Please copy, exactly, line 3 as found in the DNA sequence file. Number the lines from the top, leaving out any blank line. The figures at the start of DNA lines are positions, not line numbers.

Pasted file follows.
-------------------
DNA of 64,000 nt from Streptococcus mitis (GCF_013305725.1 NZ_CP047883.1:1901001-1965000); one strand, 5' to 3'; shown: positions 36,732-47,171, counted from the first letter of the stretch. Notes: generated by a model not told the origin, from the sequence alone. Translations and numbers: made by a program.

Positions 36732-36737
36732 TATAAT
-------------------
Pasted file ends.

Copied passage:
36732 TATAAT